It didn’t matter that Cohen ultimately offered testimony that was exculpatory for Trump — he had never been to Prague in 2016 to meet Russian agents as had been alleged and Trump never directed him to change his testimony to Congress on a potential real estate deal in Russia — the damage may have already been done.

On March 3, Trump took to Twitter to blast the outcome, stating, “For the Democrats to interview in open hearings a convicted liar & fraudster, at the same time as the very important Nuclear Summit with North Korea, is perhaps a new low in American politics and may have contributed to the ‘walk.’ Never done when a president is overseas. Shame!”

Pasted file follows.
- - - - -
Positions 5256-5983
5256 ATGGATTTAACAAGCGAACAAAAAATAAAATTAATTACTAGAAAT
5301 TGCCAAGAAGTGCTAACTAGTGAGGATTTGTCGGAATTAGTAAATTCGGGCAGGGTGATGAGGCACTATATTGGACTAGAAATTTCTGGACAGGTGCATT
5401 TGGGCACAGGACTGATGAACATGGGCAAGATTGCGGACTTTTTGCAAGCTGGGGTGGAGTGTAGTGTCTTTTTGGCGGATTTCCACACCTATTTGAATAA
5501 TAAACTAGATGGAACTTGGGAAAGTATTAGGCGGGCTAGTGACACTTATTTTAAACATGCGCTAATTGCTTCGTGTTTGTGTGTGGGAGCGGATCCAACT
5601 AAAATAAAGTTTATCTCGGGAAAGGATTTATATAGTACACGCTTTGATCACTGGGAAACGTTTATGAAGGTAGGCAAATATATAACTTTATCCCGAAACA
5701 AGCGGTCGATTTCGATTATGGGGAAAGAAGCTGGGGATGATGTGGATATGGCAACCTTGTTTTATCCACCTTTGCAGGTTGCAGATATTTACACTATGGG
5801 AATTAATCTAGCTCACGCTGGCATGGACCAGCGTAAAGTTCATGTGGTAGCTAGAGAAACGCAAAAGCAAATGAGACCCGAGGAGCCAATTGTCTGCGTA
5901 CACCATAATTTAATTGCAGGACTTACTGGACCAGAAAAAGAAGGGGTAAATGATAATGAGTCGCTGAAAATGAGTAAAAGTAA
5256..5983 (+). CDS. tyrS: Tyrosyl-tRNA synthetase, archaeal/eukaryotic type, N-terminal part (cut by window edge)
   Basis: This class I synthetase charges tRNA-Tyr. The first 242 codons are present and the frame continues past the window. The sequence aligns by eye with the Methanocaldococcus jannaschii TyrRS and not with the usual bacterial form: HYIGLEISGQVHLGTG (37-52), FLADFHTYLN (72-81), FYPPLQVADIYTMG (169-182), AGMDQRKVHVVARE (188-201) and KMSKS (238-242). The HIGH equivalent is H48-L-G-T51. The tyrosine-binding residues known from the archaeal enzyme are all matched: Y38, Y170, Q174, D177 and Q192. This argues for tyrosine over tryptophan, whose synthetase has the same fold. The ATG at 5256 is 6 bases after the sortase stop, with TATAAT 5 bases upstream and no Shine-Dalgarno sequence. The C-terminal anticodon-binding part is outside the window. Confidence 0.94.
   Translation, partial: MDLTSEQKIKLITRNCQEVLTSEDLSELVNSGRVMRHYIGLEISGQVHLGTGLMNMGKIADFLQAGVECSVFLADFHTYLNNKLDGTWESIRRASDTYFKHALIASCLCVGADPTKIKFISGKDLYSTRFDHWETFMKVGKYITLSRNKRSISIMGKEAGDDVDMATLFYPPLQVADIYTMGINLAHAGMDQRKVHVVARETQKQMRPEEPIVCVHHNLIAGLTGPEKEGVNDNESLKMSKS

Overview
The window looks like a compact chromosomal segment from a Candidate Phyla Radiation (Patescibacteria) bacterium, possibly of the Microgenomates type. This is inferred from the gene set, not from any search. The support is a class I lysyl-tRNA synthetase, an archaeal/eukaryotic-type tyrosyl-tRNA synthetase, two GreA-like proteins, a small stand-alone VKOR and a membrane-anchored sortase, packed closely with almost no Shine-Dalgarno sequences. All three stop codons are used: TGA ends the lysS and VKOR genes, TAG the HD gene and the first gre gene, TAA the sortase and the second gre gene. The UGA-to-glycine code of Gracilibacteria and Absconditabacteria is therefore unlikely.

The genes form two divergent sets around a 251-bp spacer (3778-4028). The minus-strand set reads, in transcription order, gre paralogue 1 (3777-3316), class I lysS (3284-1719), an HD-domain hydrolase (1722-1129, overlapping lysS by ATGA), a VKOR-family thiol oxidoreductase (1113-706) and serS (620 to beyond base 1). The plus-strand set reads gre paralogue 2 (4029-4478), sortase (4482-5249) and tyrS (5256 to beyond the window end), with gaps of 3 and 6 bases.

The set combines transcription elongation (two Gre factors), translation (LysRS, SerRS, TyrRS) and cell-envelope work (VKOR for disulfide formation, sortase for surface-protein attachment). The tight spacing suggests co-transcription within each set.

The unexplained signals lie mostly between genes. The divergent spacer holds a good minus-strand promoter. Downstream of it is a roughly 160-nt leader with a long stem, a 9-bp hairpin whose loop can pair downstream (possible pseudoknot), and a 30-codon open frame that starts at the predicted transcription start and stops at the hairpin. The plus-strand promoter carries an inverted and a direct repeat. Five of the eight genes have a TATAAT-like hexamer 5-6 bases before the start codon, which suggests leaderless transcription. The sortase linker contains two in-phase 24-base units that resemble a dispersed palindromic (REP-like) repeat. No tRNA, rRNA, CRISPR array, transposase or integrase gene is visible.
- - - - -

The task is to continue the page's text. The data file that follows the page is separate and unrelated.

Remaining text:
Elsewhere, the ongoing investigation into Trump — which turns out was a dead-end with the no-collusion finding — may have been hampering U.S.-China trade talks, too. After the Mueller report was released, financial analysts brightened their outlook on a potential U.S.-China trade deal, CNBC reported in a March 25 story, “Mueller report fuels hopes for a US-China trade deal.”

“The Mueller report isn’t a game changer, but it should encourage China to keep up recent momentum in trying to finalize a deal with Trump… [T]he fact that an impeachment looks less likely will be meaningful for Beijing’s calculus,” Eurasia Group Asia director Michael Hirson told CNBC.